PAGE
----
Stats from the USA suggest that $40 billion is spent on tips every year. Yet from the traditional economic perspective, which sees us as rational agents operating in our own interest, tipping waiters, barbers, taxi drivers and other service workers is crazy. You don’t have to so why do you? That’s if you do. Not everyone does. In an effort to explore our motivations for tipping, Stephen Saunders and Michael Lynn sent out 29 fieldworkers to survey 530 South African citizens after they’d had an encounter with a car guard. These unpaid workers are a common sight in South Africa at shopping centres, hospitals and schools. They help with parking, protect the car from vandalism and assist drivers with loading shopping and luggage.
One explanation for why we tip is that we’re trying to encourage good service in the future. However, Saunders and Lynn found no evidence that people who used a car guard more were more likely to tip, as you’d expect if this were their true motive. By contrast, perceived service quality was associated with both the likelihood of giving a tip and the amount tipped, thus suggesting that participants were using tipping as a form of reward. Similarly, those who said they thought it was important to help others in need tended to tip more (although they weren’t any more likely to tip), suggesting altruism was another motive. Finally, social norms were a key factor – participants who said their friends and relatives thought it was important to tip were more likely to tip themselves, especially if there were more people with them at the time of questioning. Size of tip was not associated with this factor, perhaps because it’s only the act of tipping that’s visible to others, rather than the amount tipped.
‘Hopefully this paper will encourage more economists to look beyond the apparent irrationality of tipping and to study it from both a behavioural economics and psychological perspective,’ the researchers said.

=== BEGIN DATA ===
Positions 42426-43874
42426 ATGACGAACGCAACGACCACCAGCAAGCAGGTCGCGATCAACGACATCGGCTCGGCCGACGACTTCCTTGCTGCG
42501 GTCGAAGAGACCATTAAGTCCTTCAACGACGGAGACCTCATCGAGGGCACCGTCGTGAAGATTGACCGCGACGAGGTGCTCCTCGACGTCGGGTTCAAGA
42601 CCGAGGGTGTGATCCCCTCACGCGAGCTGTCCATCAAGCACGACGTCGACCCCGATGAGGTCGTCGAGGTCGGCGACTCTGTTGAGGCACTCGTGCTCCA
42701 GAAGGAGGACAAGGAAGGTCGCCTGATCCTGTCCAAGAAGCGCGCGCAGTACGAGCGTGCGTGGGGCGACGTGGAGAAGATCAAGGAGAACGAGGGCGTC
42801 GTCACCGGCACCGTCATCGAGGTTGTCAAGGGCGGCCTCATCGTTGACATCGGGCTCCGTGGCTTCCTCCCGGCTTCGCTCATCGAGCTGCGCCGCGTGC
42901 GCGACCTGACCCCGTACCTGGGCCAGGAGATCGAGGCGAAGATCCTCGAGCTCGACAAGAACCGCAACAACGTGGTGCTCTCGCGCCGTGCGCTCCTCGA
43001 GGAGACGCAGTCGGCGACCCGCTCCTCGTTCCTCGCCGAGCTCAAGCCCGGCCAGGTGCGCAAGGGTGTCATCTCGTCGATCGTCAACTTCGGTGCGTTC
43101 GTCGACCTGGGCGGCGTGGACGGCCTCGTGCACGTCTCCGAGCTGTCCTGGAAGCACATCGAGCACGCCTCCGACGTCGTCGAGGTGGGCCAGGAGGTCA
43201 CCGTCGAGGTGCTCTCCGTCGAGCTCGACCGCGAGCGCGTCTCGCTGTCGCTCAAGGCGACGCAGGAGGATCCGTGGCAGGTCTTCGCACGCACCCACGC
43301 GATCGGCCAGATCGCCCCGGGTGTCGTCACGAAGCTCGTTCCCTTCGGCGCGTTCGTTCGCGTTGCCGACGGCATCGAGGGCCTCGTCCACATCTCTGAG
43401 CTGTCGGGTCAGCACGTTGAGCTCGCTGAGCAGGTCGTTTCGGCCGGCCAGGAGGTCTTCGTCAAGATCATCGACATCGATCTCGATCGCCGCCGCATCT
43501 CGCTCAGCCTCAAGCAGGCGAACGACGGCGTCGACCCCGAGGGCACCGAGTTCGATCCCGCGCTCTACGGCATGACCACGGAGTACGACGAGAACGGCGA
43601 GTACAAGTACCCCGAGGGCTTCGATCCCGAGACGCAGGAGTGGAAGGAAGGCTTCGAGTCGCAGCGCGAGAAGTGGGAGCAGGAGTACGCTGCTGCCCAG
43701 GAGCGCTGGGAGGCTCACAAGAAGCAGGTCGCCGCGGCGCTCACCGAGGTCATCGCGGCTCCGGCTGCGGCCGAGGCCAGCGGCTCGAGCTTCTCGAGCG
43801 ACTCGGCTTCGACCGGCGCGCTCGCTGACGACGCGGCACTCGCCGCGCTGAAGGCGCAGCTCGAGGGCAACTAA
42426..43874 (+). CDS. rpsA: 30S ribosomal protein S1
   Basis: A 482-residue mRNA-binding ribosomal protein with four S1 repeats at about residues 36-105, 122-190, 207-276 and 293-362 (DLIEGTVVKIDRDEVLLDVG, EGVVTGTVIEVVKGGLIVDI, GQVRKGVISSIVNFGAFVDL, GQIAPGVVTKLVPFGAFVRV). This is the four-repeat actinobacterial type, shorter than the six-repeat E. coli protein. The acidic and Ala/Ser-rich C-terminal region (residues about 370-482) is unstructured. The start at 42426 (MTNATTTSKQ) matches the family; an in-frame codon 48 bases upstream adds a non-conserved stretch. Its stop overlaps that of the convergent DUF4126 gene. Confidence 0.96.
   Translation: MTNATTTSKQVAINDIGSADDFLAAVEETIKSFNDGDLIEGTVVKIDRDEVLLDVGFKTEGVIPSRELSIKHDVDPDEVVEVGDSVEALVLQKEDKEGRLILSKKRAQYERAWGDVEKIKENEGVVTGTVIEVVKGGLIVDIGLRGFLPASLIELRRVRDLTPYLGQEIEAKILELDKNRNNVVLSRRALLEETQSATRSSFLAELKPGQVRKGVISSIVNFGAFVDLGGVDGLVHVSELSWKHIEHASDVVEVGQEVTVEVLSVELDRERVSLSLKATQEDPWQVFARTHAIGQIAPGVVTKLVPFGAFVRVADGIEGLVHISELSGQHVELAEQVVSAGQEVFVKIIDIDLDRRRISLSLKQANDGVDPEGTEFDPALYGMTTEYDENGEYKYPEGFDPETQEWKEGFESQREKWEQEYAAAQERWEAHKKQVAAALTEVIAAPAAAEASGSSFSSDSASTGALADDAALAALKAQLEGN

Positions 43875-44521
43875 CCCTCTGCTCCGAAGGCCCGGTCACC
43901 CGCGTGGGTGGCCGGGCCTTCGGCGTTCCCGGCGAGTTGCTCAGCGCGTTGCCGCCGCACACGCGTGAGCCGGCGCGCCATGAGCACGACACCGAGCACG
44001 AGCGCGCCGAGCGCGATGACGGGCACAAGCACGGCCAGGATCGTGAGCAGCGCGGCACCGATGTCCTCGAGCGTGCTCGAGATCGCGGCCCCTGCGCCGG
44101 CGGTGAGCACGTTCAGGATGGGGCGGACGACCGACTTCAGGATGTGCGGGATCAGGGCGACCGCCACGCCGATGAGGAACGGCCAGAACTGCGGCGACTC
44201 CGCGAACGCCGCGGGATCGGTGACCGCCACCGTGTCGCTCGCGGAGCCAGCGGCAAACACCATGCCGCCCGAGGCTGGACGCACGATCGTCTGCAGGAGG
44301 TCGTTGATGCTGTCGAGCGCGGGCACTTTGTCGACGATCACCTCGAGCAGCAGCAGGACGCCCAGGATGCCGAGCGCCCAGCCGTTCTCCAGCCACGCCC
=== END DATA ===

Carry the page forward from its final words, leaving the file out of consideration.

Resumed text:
In a separate study, based in Utah, John Seiter and Harry Weger tested the effects of ingratiation on food servers’ tips. They had two waiters and two waitresses go about their usual duties but with a twist: for half the parties they served they were instructed to compliment the customers, telling them that they’d made an excellent choice in what they’d ordered. Counting the tips received from 348 dinner parties showed that complimenting customers on making a shrewd order led to tips that were three per cent greater on average than when no compliment was made – a statistically significant boost.
‘A roughly 3 per cent increase may seem a small amount,’ the researchers said, ‘[but] an additional $1 to $5 per shift could translate into hundreds of dollars per year for each food server.’
More in-depth analysis showed that complimenting customers on their order only led to bigger tips for parties of two to three people. It made to no difference with a party of four and actually led to smaller tips for groups larger than this (the research involved parties of up to seven). It also turned out that one of the waiting staff had received smaller tips after complimenting customers (even though the group average was for larger tips in this condition). Seiter and Weger surmised this could be because she didn’t come across as sincere.
This study builds on earlier research showing that use of mimicry, light touches on customers’ shoulders, happy faces on the bill and squatting to customers’ eye level can all help provoke larger tips.
Saunders, S., & Lynn, M. (2010). Why tip? An empirical test of motivations for tipping car guards. Journal of Economic Psychology, 31(1), 106-113 DOI: 10.1016/j.joep.2009.11.007
Seiter, J., & Weger, Jr., H. (2010). The Effect of Generalized Compliments, Sex of Server, and Size of Dining Party on Tipping Behavior in Restaurants. Journal of Applied Social Psychology, 40 (1), 1-12 DOI: 10.1111/j.1559-1816.2009.00560.x